Ella Raines possesses not only striking beauty but also a remarkable ability to portray strong female characters. In “Phantom Lady,” she becomes the driving force behind everything good in the film. As Kansas, she embodies a spirited and determined woman, albeit not reaching the levels of feistiness seen in “Tall in the Saddle.” Nevertheless, she fearlessly defends Scott when all hope seems lost, willingly placing herself in harm’s way to prove his innocence.
Ella Raines’s portrayal of Kansas adds depth and vitality to the story, as she emerges as the unwavering advocate for justice amidst a cloud of doubt and suspicion. Her character’s resilience and selflessness shine through, making her an indispensable force in the quest to clear Scott’s name.
Portraying the character of Scott Henderson, the wrongly accused man of strangling his wife to death, is Alan Curtis. While not a widely renowned name, Curtis managed to build a career appearing in 55 films between 1936 and 1951. He gained recognition with his breakthrough role in the 1943 film “Flesh and Fantasy.”
In “Phantom Lady,” Curtis’s screen time is somewhat limited since his character spends a significant portion of the film in jail. Once the premise of the story is established, there isn’t much exceptional for Curtis to explore in his performance, and his role doesn’t provide ample opportunities for him to showcase his talent. However, this is not to imply that Curtis delivers a subpar performance. While any male actor of that era could have taken on the role, Curtis’s portrayal is by no means lacking in quality.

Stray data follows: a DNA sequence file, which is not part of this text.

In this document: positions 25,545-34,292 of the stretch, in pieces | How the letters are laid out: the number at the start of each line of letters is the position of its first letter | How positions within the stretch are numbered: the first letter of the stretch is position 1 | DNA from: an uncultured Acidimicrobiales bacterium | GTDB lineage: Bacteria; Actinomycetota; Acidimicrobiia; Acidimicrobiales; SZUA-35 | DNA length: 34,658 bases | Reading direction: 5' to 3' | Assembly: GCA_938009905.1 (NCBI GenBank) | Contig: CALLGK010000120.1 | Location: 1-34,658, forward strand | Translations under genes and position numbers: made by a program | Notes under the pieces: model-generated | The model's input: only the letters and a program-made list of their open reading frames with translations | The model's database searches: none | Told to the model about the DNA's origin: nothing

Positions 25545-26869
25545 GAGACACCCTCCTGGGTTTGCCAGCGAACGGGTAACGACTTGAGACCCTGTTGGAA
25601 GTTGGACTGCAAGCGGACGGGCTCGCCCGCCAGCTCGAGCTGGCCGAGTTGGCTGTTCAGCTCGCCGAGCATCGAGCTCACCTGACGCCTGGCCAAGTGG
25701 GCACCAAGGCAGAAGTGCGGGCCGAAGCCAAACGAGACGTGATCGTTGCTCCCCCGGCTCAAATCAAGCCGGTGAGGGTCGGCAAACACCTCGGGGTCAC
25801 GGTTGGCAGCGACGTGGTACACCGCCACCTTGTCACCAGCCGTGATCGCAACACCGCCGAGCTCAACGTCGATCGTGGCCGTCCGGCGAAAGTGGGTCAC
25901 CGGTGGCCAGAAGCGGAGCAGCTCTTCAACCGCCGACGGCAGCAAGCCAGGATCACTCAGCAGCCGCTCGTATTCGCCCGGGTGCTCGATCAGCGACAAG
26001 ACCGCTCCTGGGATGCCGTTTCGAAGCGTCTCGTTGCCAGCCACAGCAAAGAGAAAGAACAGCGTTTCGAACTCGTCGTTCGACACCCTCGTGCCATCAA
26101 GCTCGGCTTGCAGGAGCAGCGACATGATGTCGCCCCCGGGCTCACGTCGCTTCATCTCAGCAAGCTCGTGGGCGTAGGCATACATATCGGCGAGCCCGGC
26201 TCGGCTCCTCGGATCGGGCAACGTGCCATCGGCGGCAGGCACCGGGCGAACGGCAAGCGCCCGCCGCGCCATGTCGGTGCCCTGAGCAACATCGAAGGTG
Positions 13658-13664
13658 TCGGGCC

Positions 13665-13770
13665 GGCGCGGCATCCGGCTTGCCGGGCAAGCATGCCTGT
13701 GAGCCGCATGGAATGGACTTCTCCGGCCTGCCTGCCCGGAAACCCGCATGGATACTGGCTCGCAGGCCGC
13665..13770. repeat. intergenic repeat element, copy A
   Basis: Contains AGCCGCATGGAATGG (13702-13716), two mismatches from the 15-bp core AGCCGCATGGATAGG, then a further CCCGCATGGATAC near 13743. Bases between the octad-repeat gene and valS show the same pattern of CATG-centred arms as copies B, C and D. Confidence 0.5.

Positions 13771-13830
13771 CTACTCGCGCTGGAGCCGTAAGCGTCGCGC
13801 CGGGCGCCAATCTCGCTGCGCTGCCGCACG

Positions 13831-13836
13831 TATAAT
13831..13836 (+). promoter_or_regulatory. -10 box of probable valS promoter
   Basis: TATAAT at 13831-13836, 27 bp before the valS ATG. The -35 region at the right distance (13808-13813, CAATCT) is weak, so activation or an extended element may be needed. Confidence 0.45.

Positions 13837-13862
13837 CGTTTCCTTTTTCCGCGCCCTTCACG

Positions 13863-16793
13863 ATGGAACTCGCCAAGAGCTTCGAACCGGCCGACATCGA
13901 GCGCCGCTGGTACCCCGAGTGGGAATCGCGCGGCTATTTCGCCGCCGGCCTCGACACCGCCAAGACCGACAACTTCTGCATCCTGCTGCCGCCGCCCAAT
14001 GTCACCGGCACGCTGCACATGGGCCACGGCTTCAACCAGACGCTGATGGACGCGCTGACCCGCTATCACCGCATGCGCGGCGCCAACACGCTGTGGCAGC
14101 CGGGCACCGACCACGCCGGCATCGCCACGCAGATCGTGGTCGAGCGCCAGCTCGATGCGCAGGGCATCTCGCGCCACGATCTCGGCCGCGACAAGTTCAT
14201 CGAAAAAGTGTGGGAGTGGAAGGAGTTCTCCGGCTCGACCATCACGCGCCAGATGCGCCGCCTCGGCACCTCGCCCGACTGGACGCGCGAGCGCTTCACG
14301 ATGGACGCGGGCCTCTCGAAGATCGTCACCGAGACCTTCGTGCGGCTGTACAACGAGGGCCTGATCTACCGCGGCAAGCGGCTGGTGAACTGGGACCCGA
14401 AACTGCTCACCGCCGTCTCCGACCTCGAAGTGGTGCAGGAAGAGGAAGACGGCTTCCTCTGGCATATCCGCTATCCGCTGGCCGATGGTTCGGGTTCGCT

Elisha Cook, Jr., known for his talent as a character actor, delivers one of the most unforgettable scenes in the film as a nightclub drummer. In this particular sequence, he takes Kansas to an after-hours dive, showcasing his ability to maintain a powerful rhythm. The scene is charged with an overtly sexual undertone, featuring cuts between Cook’s frenzied drumming, suggestive close-ups of his crotch, and Ella’s encouragement leading to an intense and climactic moment. Such explicitness was uncommon in films of the 1940s, making it a distinct and remarkable aspect of the movie.
Thomas Gomez’s portrayal of Inspector Burgess in the film left a strong impression on me. His dynamic with Ella Raines’s character was notable, showcasing a compelling rapport between the two. However, I found Alan Curtis’s performance as Scott Henderson to be somewhat lacking. I struggled to fully believe in his character’s love for Kansas, even until the end. Nevertheless, Curtis managed to deliver a reasonably effective portrayal of a man unjustly accused, resigned to accept his predetermined fate.
Although I found enjoyment in the film, it does have a slow start. Ella’s character takes quite some time to make an appearance, and she truly becomes the highlight of the movie. Once she enters the scene, however, the film picks up its pace and becomes a thrilling ride filled with numerous twists and turns.
I do have one criticism, though. Around halfway through the film, there’s a significant reveal that, as a viewer, I had already anticipated. Unfortunately, the film spoon-feeds this revelation to the audience, which, in my opinion, weakens the overall impact. Without giving away any spoilers, I believe the second half of the film loses some of its momentum, and the ending left me somewhat unsatisfied.
Regarding the romantic aspect, I remain unconvinced of Scott’s true love for Carol. However, the majority of the film delivers a great murder-mystery experience, amplified by the presence of Ella Raines. What more could one ask for? In my rating, I would give this film 3.5 out of 5 stars, as it provides an enjoyable and entertaining experience despite its flaws.